French Whisks

French whisks are similar to balloon whisks, but they feature a slimmer profile with slightly thicker wires. While these thicker wires are perfect for mixing together heavier ingredients, they are still meant to be flexible enough to create added movement. Because these French whips feature a narrow end, they’re able to fit into the corners of your pots and pans to scrape up product and prevent foods from burning on the stove.

Uses for French Whisks

With their thick wires and thin frame, here are a few common uses for French whisks:

  • Sauces
  • Emulsions such as vinaigrettes or mayonnaise
  • Batters
  • Pancakes
  • Custards

Ball / Kettle Whisk

Kettle whisks feature long handles and a large, cage-like ball at the end. These kettle whips are used for mixing ingredients together in deep kettles or stock pots. And, because these kettle whisks feature long handles, you can mix ingredients together while keeping your hands away from the heat source.

Uses for Ball / Kettle Whisks

Kettle whisks are ideal for use with the following:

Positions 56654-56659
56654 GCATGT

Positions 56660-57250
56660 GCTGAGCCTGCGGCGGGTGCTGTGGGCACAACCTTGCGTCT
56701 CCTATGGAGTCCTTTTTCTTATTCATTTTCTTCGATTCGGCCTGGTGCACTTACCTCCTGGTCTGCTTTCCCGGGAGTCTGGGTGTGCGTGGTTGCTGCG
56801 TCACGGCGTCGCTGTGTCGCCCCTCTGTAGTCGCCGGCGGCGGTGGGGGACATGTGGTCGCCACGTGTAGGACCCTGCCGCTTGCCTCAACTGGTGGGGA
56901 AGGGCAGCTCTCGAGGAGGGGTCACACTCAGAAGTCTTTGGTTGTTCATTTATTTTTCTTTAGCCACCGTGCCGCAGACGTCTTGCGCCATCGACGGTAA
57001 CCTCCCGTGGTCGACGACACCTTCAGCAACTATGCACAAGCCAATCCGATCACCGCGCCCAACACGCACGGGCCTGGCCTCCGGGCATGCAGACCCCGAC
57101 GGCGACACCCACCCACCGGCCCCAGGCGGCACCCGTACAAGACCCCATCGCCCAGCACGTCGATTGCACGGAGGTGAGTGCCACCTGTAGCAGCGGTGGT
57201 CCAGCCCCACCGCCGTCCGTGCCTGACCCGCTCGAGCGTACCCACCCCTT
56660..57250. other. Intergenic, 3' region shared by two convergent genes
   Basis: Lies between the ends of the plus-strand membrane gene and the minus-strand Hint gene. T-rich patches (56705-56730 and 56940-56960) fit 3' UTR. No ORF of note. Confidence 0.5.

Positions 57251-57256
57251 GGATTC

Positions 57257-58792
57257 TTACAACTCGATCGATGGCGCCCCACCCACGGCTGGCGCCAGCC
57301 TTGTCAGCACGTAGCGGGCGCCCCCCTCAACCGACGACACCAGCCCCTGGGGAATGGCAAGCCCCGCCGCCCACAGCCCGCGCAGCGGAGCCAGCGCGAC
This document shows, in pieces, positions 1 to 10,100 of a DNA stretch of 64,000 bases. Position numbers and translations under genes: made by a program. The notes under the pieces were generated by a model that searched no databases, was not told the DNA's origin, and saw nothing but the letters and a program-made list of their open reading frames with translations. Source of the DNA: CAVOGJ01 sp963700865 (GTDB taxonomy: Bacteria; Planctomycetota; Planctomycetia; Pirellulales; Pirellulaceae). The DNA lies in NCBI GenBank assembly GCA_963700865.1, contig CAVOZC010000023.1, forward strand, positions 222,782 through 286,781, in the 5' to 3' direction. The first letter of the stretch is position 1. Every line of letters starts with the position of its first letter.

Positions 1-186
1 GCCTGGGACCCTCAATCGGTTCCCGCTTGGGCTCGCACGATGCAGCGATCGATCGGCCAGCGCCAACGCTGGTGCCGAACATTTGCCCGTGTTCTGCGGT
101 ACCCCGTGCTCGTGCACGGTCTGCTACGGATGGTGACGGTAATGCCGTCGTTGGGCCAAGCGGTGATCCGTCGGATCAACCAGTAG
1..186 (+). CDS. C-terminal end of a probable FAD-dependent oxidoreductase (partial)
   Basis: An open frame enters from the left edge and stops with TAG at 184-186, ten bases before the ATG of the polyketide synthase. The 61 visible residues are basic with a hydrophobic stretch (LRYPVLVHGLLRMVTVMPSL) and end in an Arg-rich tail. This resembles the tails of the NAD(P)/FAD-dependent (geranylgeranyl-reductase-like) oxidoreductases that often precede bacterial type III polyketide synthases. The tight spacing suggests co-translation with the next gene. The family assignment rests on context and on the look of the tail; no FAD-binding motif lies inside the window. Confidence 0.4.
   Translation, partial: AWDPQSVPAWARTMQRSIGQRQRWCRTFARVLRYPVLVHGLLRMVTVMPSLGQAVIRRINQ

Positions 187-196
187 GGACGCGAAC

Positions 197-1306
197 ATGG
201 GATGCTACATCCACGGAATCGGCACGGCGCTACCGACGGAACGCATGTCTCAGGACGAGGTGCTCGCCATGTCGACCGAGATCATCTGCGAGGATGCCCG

• Soups
  • Sauces

Mini Bar Whisks

Mini bar whisks are designed specifically for whipping egg whites in a bar setting. Egg whites are used to craft light and airy cocktails such as the gin fizz, champagne flip, or a white lady. The miniature size of these bar whips ensures they work in any glass size and fit in compactly behind the bar. Because these bar whisks feature the same thin wires and bulbous end as piano whisks, they bring movement to your mixture and add air into your egg whites to create a fluffy, frothy final product.

Conical Whisks

Conical whisks feature thin wires formed into an elongated shape with a wider middle and narrow end. This distinct shape, which resembles a diamond, is designed to reach ingredients caught in the corner of your pots or pans. Plus, with their stiff construction, these conical whisks can be used in place of spatulas or scrapers to effectively incorporate all ingredients into your mix.

Flat / Roux Whisks

types of kitchen whisks

Flat or roux whisks feature a number of looped wires, typically four, in a flattened ballooned shape. These whisks are designed to be used with shallow pans in order to reach the optimal angle when mixing. The lower the handle can be to the pan, the flatter the whisk will lay and the more surface area can be covered. The flat wires allow the user to scrape up product in the pan and effectively combine ingredients.